In April of 2018, India agreed to provide Afghanistan with a variety of military equipment including tank parts and counter-insurgency (COIN) rocket systems. This agreement comes on the back of the attack helicopters sold to the Afghan Airforce in December 2016, the ongoing training of Afghan security forces at multiple Indian defense institutes and the additional four Mi-35 choppers (the export version of the Mi-24) that India will supply to Kabul. Indian reaffirmed in 2017 the continuation of counterterror cooperation as well as increased support for the Afghan security apparatus. There has also been discussion in the last twelve months regarding the potential for India to send troops into Afghanistan. And, while there is no indication of imminent military action, the fact that a discussion has even taken place regarding troop involvement is a telling sign of the concern held by both countries over the aforementioned terror threat and border security issues, and of the direction in which Indo-Afghan relations currently are heading.

 

The Afghan Plan and India’s Ambitions for Regional Hegemony?

India’s multipronged approach in Afghanistan serves their strategic interests in several ways. First, it aids in the continual reinforcement of a significant relationship with a nation whose instability comes, in part, from the same primary source as India’s own insecurity: Pakistan and its support for known terror outfits. This creates a common cause for Indo-Afghan cooperation that operates at a collective level and addresses the normative need for both state and regional stability.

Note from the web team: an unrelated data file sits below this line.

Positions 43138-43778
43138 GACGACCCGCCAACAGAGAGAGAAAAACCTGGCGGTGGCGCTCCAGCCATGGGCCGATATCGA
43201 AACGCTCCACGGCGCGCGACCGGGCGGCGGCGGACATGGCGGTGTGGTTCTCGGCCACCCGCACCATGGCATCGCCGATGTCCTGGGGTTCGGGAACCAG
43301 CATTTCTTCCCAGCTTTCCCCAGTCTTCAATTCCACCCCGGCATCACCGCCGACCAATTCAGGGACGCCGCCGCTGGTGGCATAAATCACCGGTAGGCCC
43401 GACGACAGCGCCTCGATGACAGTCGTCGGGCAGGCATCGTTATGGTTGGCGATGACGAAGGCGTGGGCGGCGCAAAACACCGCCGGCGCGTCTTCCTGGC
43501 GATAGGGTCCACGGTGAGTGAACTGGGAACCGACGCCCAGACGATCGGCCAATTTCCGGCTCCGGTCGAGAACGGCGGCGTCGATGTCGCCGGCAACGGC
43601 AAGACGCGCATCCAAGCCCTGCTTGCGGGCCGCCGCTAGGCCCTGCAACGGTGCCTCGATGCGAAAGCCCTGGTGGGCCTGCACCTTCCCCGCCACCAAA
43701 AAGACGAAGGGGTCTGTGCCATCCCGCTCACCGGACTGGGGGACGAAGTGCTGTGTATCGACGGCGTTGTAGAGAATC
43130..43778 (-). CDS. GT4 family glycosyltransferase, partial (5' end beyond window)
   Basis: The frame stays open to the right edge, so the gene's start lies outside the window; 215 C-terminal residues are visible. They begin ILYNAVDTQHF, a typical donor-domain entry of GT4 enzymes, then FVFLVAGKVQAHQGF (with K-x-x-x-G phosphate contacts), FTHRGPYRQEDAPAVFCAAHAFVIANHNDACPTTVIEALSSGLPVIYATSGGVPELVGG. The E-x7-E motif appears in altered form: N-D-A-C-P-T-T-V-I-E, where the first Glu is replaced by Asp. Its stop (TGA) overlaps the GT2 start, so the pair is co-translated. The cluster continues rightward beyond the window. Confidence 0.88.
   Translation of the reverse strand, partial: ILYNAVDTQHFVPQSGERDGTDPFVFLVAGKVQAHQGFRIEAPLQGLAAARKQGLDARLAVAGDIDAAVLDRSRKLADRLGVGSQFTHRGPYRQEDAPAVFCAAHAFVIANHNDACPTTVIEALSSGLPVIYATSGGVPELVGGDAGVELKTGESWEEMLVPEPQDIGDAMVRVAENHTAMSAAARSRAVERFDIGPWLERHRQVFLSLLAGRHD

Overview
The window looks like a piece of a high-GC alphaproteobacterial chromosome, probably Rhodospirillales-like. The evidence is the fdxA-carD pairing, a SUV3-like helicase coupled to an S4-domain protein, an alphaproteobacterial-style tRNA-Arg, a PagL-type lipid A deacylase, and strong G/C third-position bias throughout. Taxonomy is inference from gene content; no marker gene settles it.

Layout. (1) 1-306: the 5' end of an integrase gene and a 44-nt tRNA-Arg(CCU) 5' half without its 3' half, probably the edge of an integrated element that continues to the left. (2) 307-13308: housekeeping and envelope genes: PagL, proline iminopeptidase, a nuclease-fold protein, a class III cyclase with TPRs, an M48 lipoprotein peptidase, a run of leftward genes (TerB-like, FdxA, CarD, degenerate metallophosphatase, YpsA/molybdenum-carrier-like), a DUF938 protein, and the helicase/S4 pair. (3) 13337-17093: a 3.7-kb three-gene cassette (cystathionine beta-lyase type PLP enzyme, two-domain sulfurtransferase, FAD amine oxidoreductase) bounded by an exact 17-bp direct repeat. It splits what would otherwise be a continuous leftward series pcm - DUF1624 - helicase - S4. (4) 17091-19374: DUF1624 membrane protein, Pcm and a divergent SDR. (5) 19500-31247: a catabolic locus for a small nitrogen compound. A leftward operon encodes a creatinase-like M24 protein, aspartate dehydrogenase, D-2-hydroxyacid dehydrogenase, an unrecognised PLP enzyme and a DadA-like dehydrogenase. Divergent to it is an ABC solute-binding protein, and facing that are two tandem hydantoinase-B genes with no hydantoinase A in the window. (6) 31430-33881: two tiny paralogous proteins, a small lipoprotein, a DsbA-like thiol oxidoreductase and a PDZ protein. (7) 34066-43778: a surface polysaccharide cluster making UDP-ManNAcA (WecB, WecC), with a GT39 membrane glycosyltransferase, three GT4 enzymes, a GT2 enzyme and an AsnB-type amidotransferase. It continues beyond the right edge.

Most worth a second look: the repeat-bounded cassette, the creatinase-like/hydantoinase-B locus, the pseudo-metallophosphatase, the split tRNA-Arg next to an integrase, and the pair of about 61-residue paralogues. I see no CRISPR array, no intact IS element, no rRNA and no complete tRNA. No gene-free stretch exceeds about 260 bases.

Combined with Afghanistan’s increasingly tumultuous relationship with Pakistan, New Delhi’s progressively closer ties with Kabul could afford them a strategic positioning should a large conflict break out with Pakistan in the future. Given Afghanistan’s geostrategic significance, an increased Indian presence there would contribute to its own desire for Pakistani encirclement while working to ensure that they do not succumb the same fate of strategic encirclement in the region themselves.

Lastly, and perhaps most significantly, India’s relationship with Afghanistan has led to development of Chabahar Port in Iran which not only creates a bypass of Pakistan for goods heading from India to Afghanistan but, as a supply line and operational launch pad, it is also critical to India’s ongoing securitization of the Indian Ocean Region and its desire for supremacy there. In turn, India’s influence and ‘soft power’ in Afghanistan and surrounding regions is bolstered by its newly acquired capability to reach the area with supplies and goods via specialized access to this port.

India’s monumental aid to Afghanistan, the rapidly increasing bilateral trade relationship, and the progressive development of defense and military ties, all work to support India’s grand strategy in the South Asian and Indian Ocean regions, and it makes them a significant player in the newly reconstituted ‘Great Game’ currently underway for supremacy in Asia.